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Sunday 14 July 2024

Politics

South Sudanese now joke that the country needs liberation from the liberators

23 March, 2024
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South Sudan's president Salva Kiir Mayardit, October 25th 2017. (Albert Gonzalez Farran/AFP via Getty Images)
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South Sudanese fought bitterly for independence from Sudan, but leadership failures and ethnic divisions have undermined attempts to forge a nation for Africa’s youngest state.

It is common to hear South Sudanese lamenting on the history of the struggle for independence, sometimes in the form of songs that were used to celebrate their valor and raise morale for battle and at times talking fondly of the military battalions that bore animal names in Jieng language, like Timsah (crocodile), Jamus (buffalo) or Muor Muor (fire ant). There are also personal memories of hard and testing times people passed through or to decry histories of exploitation and abuse by Khartoum-based governments. Others talk of battles where they lost their limbs, where they escaped death. Some keep records of episodes of deadly war-induced famines of 1988, 1998 and 2002 when hundreds of thousands of people perished in Bahr el Ghazal and the Upper Nile regions. Aerial attacks by Sudanese army from high-altitude Russian-made bombers were particularly horrific events that, once experienced, never leave one’s memory.  

Also ubiquitous in collective memory are episodes of helicopter gunships launching missiles into crowds of desperately hungry people while receiving humanitarian aid at United Nations food distribution sites, which were common and most menacing and deadly. One such incident that occurred in the village of Bieh, Western Upper Nile, on February 21, 2002, hit huge crowds of emaciated bodies, killed scores at once, and has remained in the memory of people who witnessed it.  

When independence came in 2011, the euphoria surrounding this moment was rooted in the end to the long and bloody struggle for self-determination and the expectation that lives would change for the best. But the new country confronted everything a country emerging from protracted conflict always faces; the need to build infrastructure, political transition, economic reconstruction, provision of security, aiding the returning refugees, ensuring transitional justice and mending the wounds that the war had stamped on the relationships between various communities. Nearly 20 years since the war ended, South Sudan has spectacularly failed at each of these endeavors, making peace and security unreachable and communal violence a continuing daily occurrence throughout the country.  

South Sudan is still embroiled in fighting between government and numerous armed opposition groups, which consume resources, stifle development, destroy livelihoods and continue to displace people. This has dimmed the ecstasy of independence.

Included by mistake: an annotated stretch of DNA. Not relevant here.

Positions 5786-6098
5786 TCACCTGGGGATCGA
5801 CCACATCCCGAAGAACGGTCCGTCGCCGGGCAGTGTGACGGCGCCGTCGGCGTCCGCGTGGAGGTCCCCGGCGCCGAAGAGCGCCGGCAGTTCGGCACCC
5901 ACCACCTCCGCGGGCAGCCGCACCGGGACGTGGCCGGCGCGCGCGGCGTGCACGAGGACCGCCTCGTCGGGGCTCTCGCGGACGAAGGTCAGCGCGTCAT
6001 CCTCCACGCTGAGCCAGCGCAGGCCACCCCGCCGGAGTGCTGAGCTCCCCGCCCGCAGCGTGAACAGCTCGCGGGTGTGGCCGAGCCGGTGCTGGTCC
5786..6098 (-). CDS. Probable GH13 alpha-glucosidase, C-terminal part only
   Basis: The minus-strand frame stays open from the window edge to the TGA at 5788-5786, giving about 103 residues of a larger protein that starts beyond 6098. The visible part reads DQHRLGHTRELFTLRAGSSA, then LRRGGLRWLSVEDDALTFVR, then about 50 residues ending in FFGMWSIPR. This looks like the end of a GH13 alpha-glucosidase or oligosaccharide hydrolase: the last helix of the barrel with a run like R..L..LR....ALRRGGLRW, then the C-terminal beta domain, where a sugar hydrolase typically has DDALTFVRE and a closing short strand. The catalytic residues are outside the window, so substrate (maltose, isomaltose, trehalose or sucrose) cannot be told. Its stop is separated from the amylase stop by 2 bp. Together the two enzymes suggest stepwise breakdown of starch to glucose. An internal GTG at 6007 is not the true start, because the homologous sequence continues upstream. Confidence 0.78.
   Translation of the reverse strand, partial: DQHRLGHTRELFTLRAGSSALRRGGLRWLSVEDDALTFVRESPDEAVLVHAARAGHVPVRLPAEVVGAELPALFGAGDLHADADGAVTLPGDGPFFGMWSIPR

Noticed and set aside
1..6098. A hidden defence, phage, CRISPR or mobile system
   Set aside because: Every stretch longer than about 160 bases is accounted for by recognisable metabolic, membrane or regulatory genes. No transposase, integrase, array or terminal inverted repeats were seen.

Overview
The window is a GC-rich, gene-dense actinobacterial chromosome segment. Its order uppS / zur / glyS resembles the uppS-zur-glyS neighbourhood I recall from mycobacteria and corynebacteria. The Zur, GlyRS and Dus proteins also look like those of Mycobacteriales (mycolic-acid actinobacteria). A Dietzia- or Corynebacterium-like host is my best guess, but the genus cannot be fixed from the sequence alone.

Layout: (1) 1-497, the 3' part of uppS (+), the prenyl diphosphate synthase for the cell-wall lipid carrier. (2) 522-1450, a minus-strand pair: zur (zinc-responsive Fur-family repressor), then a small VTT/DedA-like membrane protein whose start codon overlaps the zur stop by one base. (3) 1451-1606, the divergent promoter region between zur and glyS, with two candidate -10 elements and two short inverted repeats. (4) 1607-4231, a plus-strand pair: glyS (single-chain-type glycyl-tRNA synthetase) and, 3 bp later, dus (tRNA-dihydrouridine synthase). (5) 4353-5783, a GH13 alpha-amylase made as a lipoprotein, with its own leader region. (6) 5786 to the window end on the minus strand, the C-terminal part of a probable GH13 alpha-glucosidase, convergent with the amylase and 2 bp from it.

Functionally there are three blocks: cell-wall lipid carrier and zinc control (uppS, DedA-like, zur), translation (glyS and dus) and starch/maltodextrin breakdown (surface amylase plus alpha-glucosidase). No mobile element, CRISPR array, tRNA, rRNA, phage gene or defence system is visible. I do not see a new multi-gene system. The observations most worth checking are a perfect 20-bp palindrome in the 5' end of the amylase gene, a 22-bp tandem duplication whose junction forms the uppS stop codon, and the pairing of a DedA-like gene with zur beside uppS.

These ongoing wars are rooted in political mistakes that the liberators made during the big war against Sudan in which South Sudanese also inflicted unspeakable suffering onto each other, often through factional fighting among the liberation fighters along ethnic lines and violent political disagreements. Stories of displacement and refuge to northern Sudan, to Ethiopia, Kenya and Uganda spanning three decades became subject of many heart-wrenching journalistic reports and books, some written by survivors themselves. All these make South Sudan’s current social fabric, cultural landscape and historical narrative, a story of human resilience, greed, military setbacks, ambiguous liberation goals, blurred visions for the future and a capacity for violence, even as people concurrently searched and cried for peace.  

At independence, the struggle to be free may have achieved its primary goal – to have a sovereign state – but this history has stamped visible wounds on the bodies of both fighters and ordinary civilians. When wounded veterans march on the streets to celebrate historic dates, their sheer numbers and sense of resilience they maintain, can arouse emotions. It also seems to have left a massive burden on the shoulders of the citizens in terms of shattered livelihoods, trauma and loss of social capital, and on the collective conscience in terms of the responsibility to transform the young country into the stable, unified, prosperous and open society that generations of South Sudanese had yearned for.  

There are ways in which the history of liberation has become an albatross around the neck of the new country. And now, South Sudanese are either fighting each other because of this history or are constantly debating about it in forums, through song, in oral stories or through the written word, which can be poetic and beautiful, because this is their way of coming to terms with or offloading the burden of memory. The question is whether talking about it eases the burden or aggravates the wounds. 

I have been doing social science research for many years in South Sudan and I have always asked my interlocutors why they seem to cling to these stories of the past so tightly! They often tell me the usual cliché of the need to remember history as a reminder of mistakes made, so one avoids repeating them. They talk of history as part of the foundation of a nation, reflecting on the cost they have incurred to achieve their country, indeed, an enormous price that should remind the leaders of how much the citizens of this country have suffered and why they need to see tangible liberation dividends in the form of public goods and services and equitable distribution of national resources.  

For decades, the people of South Sudan endured marginalization, oppression, and violence at the hands of the Sudanese government in Khartoum. Consequently, the words such as equity, unity, security, human dignity, quality education, healthcare, food production, infrastructure and stability were on the lips of all South Sudanese at the time of independence. These were the basic minimum expected rewards for what they saw as their contribution to freeing their country.